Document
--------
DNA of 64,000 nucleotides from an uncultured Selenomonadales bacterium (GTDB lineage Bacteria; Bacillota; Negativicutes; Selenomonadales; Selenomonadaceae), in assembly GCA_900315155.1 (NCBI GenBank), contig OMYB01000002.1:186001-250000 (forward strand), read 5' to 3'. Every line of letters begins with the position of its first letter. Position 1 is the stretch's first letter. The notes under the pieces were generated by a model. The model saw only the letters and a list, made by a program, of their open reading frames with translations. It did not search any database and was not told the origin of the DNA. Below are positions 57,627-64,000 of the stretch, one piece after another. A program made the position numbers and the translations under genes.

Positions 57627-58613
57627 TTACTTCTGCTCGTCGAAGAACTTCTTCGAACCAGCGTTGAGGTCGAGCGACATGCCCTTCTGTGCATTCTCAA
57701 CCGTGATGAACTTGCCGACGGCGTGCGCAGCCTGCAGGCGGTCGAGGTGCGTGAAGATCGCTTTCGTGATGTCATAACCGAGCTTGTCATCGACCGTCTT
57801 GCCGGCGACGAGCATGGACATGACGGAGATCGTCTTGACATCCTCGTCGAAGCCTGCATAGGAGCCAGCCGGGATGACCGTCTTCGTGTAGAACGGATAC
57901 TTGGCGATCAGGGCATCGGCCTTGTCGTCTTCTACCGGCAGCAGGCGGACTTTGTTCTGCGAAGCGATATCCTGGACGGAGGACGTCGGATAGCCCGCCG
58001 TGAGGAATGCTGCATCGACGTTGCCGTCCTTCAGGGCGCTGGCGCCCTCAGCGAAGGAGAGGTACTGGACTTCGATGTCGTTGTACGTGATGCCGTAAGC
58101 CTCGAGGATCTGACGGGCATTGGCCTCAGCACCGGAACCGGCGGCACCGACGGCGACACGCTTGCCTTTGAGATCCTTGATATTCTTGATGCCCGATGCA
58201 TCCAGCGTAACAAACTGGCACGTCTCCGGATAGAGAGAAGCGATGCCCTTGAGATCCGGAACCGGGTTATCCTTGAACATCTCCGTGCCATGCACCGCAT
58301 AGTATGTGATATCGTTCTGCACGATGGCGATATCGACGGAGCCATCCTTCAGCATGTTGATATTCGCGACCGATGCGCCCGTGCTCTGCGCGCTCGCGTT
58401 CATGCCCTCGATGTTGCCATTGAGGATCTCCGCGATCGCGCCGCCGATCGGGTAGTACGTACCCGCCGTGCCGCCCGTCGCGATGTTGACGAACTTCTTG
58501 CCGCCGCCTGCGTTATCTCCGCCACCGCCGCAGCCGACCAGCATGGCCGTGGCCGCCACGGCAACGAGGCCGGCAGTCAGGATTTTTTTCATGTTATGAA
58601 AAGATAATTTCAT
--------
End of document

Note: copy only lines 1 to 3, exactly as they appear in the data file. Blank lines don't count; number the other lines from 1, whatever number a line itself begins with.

DNA of 64,000 nucleotides from an uncultured Selenomonadales bacterium (GTDB lineage Bacteria; Bacillota; Negativicutes; Selenomonadales; Selenomonadaceae), in assembly GCA_900315155.1 (NCBI GenBank), contig OMYB01000002.1:186001-250000 (forward strand), read 5' to 3'. Every line of letters begins with the position of its first letter. Position 1 is the stretch's first letter. The notes under the pieces were generated by a model. The model saw only the letters and a list, made by a program, of their open reading frames with translations. It did not search any database and was not told the origin of the DNA. Below are positions 57,627-64,000 of the stretch, one piece after another. A program made the position numbers and the translations under genes.

Positions 57627-58613
57627 TTACTTCTGCTCGTCGAAGAACTTCTTCGAACCAGCGTTGAGGTCGAGCGACATGCCCTTCTGTGCATTCTCAA